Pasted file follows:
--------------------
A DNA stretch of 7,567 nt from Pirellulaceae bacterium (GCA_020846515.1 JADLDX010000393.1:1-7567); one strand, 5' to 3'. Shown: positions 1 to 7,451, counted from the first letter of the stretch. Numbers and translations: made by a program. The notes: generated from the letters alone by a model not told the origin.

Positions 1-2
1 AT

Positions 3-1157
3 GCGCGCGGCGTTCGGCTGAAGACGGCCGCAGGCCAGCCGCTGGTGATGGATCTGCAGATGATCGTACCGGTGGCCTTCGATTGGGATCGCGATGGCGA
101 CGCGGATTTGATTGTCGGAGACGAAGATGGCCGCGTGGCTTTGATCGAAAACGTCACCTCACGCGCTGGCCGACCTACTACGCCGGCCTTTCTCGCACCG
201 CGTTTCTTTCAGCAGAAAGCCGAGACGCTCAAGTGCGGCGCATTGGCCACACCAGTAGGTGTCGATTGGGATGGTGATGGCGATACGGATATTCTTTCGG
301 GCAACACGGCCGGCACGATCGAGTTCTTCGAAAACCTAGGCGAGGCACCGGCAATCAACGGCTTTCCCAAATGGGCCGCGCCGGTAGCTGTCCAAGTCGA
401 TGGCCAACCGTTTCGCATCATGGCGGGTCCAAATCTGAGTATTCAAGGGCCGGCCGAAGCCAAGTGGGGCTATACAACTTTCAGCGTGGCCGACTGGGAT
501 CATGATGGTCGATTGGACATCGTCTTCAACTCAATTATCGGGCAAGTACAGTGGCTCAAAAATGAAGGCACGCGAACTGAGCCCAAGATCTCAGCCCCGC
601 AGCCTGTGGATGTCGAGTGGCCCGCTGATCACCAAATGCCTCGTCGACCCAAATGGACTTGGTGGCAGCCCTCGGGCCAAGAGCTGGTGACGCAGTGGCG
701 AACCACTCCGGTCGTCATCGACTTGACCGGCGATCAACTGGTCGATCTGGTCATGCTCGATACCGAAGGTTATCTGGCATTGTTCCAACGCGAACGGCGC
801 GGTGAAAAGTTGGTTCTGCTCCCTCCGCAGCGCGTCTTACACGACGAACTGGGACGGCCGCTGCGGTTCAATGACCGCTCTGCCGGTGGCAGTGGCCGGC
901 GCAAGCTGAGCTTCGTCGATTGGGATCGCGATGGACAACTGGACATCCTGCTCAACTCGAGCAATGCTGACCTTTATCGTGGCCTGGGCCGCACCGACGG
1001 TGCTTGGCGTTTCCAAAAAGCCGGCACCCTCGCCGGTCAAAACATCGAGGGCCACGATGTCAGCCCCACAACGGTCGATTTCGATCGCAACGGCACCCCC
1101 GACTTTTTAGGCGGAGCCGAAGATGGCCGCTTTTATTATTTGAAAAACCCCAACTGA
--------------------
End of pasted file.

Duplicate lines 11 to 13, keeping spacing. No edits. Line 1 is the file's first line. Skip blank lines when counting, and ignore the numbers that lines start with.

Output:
601 AGCCTGTGGATGTCGAGTGGCCCGCTGATCACCAAATGCCTCGTCGACCCAAATGGACTTGGTGGCAGCCCTCGGGCCAAGAGCTGGTGACGCAGTGGCG
701 AACCACTCCGGTCGTCATCGACTTGACCGGCGATCAACTGGTCGATCTGGTCATGCTCGATACCGAAGGTTATCTGGCATTGTTCCAACGCGAACGGCGC
801 GGTGAAAAGTTGGTTCTGCTCCCTCCGCAGCGCGTCTTACACGACGAACTGGGACGGCCGCTGCGGTTCAATGACCGCTCTGCCGGTGGCAGTGGCCGGC